Anti-tumor necrosis factor antibody enhances allograft survival in rats

David K. Imagawa, J. Michael Millis, Kim M. Olthoff, Philip Seu, Roy A. Dempsey, John Hart, Paul I. Terasaki, Ronald W. Busuttil

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33 Scopus citations


We have recently observed significantly elevated serum tumor necrosis factor-α (TNF-α) levels during human liver allograft rejection. Although increased TNF activity has been reported in rejecting rat cardiac and renal allografts, this represents the first report of an animal model utilizing immunotherapy directed against TNF. Intraabdominal heart transplants (Buffalo to Lewis) were performed. Cardiac rejection was defined as cessation of a palpable beat and confirmed at laparotomy. Control animals received no immunotherapy and experienced rejection on Postoperative Day 11 ± 0.4 (mean ± SEM). Experimental animals received immunotherapy either intraperitoneally (ip) or intravenously (iv) from Days 1 to 10. Intraperitoneally administered anti-TNF-α prolonged graft survival to 16 ± 2.7 days (P < 0.05 vs controls), iv administration prolonged survival to 15 ± 1.4 days (P < 0.004). Animals treated with ip anti-TNF-β survived 17 ± 1.7 days (P < 0.002 vs controls). Conversely, administration of purified TNF-α to graft recipients decreased graft survival to 7 ± 0.4 days (P < 0.001 vs controls). Serum samples analyzed in an L929 bioassay showed increased cytotoxic activity in control animals, corresponding to an increase in circulating TNF. This activity was partially abrogated in animals receiving immunotherapy. These data demonstrate that circulating levels of TNF are increased during rejection. Immunotherapy with anti-TNF-α or anti-TNF-β prolongs graft survival, suggesting that TNF may play a role in the pathogenesis of acute allograft rejection.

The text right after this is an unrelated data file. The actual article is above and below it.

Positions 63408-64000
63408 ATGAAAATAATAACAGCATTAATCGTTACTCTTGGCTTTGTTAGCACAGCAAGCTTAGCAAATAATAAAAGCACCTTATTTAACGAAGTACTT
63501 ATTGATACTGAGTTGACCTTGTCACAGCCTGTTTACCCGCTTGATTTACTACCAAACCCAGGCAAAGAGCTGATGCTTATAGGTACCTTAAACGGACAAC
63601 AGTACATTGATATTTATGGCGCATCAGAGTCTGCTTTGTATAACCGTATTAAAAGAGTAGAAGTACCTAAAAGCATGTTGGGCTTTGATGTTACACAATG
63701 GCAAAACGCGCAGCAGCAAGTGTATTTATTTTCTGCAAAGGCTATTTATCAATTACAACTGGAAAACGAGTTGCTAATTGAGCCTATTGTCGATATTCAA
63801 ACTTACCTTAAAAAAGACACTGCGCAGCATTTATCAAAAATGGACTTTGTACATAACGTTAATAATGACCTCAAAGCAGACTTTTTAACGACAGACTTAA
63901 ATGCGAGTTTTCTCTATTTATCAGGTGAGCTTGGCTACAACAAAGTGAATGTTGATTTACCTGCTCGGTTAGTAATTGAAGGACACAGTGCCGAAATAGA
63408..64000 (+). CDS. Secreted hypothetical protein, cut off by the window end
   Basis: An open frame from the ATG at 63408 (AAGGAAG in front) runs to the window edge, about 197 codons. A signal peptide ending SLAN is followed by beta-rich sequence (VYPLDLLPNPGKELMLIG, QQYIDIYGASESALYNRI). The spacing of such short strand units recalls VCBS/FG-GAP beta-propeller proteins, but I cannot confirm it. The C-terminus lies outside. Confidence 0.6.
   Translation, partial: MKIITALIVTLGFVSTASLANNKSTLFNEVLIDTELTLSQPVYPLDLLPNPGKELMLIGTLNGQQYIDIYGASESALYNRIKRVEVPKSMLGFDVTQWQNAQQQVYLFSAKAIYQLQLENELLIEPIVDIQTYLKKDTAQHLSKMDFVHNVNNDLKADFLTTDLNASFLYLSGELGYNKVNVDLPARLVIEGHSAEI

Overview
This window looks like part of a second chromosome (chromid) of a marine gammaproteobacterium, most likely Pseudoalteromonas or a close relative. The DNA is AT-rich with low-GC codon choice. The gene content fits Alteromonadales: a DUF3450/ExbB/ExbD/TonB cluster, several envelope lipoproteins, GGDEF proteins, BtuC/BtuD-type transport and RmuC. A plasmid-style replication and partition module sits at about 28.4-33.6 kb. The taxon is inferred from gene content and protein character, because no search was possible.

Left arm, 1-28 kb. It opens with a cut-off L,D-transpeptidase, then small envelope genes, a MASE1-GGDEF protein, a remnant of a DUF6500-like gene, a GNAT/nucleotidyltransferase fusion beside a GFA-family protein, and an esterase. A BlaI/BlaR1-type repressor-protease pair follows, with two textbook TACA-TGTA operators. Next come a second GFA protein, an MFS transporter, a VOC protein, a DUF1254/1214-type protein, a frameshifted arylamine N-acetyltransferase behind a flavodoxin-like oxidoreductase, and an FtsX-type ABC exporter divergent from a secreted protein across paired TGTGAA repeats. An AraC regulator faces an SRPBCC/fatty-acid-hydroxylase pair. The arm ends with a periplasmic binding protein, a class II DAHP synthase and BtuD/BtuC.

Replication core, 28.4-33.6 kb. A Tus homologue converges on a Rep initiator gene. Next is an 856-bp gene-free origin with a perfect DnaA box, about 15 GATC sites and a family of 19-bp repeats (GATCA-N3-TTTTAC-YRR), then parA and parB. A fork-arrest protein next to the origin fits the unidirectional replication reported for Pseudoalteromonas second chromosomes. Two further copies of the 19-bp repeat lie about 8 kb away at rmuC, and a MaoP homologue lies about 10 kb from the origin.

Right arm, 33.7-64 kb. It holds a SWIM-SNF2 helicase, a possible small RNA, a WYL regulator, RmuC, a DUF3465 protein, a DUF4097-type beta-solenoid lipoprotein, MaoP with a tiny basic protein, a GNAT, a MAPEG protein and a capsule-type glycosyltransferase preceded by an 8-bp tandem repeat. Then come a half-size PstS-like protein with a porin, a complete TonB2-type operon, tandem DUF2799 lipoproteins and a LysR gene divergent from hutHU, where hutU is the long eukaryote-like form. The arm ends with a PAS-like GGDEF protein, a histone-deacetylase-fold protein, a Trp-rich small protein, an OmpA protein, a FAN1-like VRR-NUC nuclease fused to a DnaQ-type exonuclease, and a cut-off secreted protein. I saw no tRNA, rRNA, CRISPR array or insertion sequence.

Original languageEnglish (US)
Pages (from-to)345-348
Number of pages4
JournalJournal of Surgical Research
Issue number4
StatePublished - Apr 1990

ASJC Scopus subject areas

  • Surgery


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